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Gua sha, a Chinese medicine technique that involves scraping muscle tissue to stimulate blood flow has been used for centuries to promote healing. A variation of this technique was introduced in the United States in the early ’90s by David Graston. Graston, an athlete with a knee injury, developed the tool and massage technique, now referred to as the “Graston technique” to treat himself.
This technique has since been used to help thousands of athletes and weekend warriors, suffering from strained and pulled muscles, ligaments, and tendons. Patients with chronic pain and inflammation have also benefited.
Muscles have different fibers and as fibers become tight they build up toxins. With the Graston technique, a stainless-steel instrument and special massage technique are used to identify areas of adhesion that can be improved. The instrument and massage are used in combination to stretch and relax the muscle tissues. This helps increase blood flow and restore movement patterns in injured tissues.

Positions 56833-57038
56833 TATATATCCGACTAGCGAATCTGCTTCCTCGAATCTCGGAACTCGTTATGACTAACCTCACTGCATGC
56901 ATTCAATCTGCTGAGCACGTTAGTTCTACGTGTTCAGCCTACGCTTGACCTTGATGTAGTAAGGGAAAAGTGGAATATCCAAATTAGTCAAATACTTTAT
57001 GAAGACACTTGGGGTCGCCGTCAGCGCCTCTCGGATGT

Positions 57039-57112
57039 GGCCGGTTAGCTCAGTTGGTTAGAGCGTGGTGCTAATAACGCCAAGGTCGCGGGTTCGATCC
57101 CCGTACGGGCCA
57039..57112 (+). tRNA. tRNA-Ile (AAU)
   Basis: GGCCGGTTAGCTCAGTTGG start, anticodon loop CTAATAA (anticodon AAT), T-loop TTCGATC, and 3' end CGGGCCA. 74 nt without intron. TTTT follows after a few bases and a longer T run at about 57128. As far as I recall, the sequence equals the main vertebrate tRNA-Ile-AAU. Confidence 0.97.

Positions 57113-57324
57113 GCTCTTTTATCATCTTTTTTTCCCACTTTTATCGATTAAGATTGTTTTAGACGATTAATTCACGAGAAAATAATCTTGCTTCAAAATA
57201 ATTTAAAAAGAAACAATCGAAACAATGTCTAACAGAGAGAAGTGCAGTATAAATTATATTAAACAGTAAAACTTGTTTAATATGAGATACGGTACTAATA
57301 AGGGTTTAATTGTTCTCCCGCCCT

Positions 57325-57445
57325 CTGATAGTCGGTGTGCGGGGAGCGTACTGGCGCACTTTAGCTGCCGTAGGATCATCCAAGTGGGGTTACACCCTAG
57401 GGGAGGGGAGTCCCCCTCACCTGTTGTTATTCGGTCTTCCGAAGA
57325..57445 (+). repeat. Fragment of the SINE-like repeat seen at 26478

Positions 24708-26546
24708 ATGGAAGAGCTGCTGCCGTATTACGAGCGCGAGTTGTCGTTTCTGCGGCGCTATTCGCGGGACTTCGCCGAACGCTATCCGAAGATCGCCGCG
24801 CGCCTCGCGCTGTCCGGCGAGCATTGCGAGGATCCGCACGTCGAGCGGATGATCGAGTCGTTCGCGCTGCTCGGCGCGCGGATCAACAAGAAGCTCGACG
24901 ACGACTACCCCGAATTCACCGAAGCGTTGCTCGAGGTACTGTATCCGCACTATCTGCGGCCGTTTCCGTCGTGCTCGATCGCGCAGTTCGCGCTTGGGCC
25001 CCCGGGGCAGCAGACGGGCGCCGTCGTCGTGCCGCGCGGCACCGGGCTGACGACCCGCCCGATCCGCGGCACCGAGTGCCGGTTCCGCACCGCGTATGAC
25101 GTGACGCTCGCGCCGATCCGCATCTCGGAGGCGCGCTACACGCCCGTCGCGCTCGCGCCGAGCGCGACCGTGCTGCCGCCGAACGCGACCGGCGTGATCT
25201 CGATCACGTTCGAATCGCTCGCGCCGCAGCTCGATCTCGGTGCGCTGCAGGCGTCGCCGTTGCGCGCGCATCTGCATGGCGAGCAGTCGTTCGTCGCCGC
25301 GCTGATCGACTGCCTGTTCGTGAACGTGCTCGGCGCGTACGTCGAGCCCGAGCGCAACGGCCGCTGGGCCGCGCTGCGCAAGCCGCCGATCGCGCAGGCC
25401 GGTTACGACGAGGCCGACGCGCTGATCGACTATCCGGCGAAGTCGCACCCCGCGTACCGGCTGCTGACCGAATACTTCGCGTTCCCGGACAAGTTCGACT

In the clinic, I begin treatment by having patients warm up their soft tissue by using a stationary bike, elliptical machine or other dynamic movements. Next, I’ll push the tool gently, using big, broad strokes across the injured area. The tool helps me sense muscle vibrations and identify specific areas to work.
I’ve seen patients who have benefited greatly from the technique but have also seen those who did not.
Here are three reasons the treatment can fail:
The Graston technique can be a useful muscle injury repair tool when incorporated into a full treatment plan.
Chris Gabriel, PT, OCS (Board Certified Orthopedic Specialist), CSCS (Certified Strength and Conditioning Specialist), practices with the OrthoCarolina Wellness Center. Chris and his team treat a range of patients for orthopedic and sports medicine needs. He enjoys working with various local high school, college, and professional sports teams.